5 Marketing Lessons from the Launch of Grand Theft Auto V

Last week saw the launch of what was probably the most anticipated video game of 2013: Grand Theft Auto V. In the first three days the game sold over 16 million copies, pulling in more than $1 billion in retail sales for Rockstar Games. That’s some serious cash flow.

Regardless of your opinion on video games or the Grand Theft Auto series, you can’t argue with the numbers. Clearly Rockstar Games is doing something right. Here are five marketing lessons we can all take away from the launch of GTA V.

1.       Invest lots of time and money in your product. Grand Theft Auto V cost more than $250 million to make and was in development for four years by a team of 250 people. It was a major investment that clearly paid off, and the final product is superb. From the intricacy of the graphics (sports cars glisten in the sunlight and trees rustle in the wind) to the open-ended nature of the game world (you can play golf or play the stock market), GTA V truly pushes the limits of what’s possible with video game technology.


Now, we don’t all have a quarter of a billion dollars to spend on product development. But regardless of budget, the lesson is the same: don’t rush your product to market until you’re sure it’s the best it can be. If you have an outstanding product, it’s going to sell itself.

2.       Embrace controversy. Ever since the release of the first title in the series, the Grand Theft Auto franchise has been criticized for its supposed glorification of crime and violence. Detractors have accused the series of everything from encouraging violence against women, to promoting stereotypes, to causing school shootings. Whether or not these accusations are correct is beside the point; the point is, all this controversy has intensified interest in the game.

Too often, marketers and business owners are afraid of creating a stir at the risk of offending people. But when it comes down to it, controversy sells. The right kind of bad press can do wonders for a product. Just be careful not to cross the line (a line which is very difficult to define).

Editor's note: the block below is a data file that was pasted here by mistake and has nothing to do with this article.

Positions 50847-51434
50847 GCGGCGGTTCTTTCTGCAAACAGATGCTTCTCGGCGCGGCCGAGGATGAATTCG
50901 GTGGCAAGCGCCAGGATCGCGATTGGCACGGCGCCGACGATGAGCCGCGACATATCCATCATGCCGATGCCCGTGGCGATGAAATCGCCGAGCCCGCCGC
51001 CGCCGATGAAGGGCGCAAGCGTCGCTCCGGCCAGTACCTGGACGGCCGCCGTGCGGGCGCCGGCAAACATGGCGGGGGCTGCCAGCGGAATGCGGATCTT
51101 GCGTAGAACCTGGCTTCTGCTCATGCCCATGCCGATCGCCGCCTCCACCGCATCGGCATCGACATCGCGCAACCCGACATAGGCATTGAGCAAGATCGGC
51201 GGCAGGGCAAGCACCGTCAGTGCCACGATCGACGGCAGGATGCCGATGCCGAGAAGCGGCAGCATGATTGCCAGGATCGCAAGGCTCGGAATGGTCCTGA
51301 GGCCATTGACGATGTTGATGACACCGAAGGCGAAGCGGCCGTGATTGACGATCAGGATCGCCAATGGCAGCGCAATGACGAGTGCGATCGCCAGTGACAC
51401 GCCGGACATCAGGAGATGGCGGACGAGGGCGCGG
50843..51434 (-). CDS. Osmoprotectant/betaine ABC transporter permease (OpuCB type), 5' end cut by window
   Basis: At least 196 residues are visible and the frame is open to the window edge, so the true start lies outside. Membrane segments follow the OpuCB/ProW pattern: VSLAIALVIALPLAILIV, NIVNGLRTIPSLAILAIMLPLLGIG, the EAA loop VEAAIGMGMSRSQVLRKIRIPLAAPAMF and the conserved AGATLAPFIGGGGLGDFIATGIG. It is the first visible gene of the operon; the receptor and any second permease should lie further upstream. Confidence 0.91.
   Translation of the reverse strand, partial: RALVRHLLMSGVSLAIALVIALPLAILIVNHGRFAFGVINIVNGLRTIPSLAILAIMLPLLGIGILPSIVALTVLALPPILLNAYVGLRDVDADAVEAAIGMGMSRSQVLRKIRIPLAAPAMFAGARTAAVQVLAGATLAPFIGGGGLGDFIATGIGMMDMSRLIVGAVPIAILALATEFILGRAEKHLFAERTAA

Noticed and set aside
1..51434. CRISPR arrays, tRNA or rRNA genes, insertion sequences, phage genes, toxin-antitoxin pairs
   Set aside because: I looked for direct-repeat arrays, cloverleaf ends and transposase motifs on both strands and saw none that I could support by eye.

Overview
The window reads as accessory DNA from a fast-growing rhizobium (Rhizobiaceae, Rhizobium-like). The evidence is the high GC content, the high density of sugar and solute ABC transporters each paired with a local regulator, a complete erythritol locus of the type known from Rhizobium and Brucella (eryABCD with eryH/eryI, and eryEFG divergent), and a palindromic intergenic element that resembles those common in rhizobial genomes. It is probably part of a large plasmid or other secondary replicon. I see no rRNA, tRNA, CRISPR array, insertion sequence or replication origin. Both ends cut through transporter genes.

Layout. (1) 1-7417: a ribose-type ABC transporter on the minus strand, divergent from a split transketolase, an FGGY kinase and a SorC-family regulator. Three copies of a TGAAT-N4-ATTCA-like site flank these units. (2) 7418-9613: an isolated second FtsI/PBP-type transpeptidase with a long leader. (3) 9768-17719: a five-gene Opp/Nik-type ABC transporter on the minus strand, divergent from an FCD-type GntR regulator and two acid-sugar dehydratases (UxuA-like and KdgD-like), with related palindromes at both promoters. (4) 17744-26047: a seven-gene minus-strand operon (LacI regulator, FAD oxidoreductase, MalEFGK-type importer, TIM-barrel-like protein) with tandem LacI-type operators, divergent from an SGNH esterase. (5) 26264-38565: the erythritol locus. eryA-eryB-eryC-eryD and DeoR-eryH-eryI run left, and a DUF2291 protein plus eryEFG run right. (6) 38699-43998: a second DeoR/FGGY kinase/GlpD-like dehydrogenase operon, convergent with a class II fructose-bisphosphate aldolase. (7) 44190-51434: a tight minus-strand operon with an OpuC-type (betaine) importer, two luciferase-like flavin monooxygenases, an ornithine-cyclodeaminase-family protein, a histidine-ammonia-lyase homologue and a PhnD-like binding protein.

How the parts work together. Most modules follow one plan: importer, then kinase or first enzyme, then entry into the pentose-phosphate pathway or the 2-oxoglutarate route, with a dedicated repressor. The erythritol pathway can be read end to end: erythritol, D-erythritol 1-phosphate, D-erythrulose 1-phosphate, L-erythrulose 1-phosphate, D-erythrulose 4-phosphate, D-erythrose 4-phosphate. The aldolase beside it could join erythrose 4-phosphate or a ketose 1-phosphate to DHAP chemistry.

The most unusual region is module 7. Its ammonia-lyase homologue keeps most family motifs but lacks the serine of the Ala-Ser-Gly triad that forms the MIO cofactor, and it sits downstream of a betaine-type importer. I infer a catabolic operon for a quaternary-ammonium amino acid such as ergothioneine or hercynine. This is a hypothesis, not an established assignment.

3.       Create plenty of anticipation. The marketing team at Rockstar Games knew anticipation for GTA V was going to be high and they did everything they could to bolster it. The first trailer for the game was released nearly two years ago, along with a press release confirming its setting. A second trailer was released in November 2012, introducing the game’s three protagonists. Throughout 2013, several more trailers and press showings were rolled out, accompanied by a TV spot and giant murals in LA and New York close to the launch date. This slow and selective release of information allowed anticipation for the game to build, culminating in hours-long lineups when it was finally released.

 4.       Turn one product into multiple products. Product add-ons and special editions are nothing new, and Rockstar Games used both to great effect with the launch of GTA V. The company partnered with several retail stores to create special editions of the game that included unique packaging, a game map, and codes to unlock bonus content. They also collaborated with Sony to release a 500 GB PlayStation 3 console that came with a copy of the game and a pair of GTA V branded headphones. Strategy guides were sold in select stores, and GTA V t-shirts were made available online. Moral of the story: don’t settle for releasing just one product if there’s a market for more.

 5.       Leverage the power of your community. Your community of fans is your greatest marketing asset. Rockstar Games has spent a lot of time building up a strong community following, and they know how to leverage that to their advantage. In fact, much of the hype surrounding GTA V came from fan-generated discussions on online forums and social media, with little to no effort on the part of Rockstar. One clever bit of marketing the company did do was to hold an online casting call for five fans to appear as characters in the game, which generated a great amount of publicity and added to the hype online. All this goes to show that if you spend time building a dedicated fan base, they will do much of your marketing for you.

All of us have at least one thing in common with the characters in the Grand Theft Auto franchise: we’re driven by the almighty dollar. Thankfully there are much better ways to make money than by stealing cars and robbing banks. As the people at Rockstar Games have demonstrated, success can also come from hard work and smart marketing. And given a choice between the two routes, I’d definitely go with the latter. Much lower risk of getting shot.

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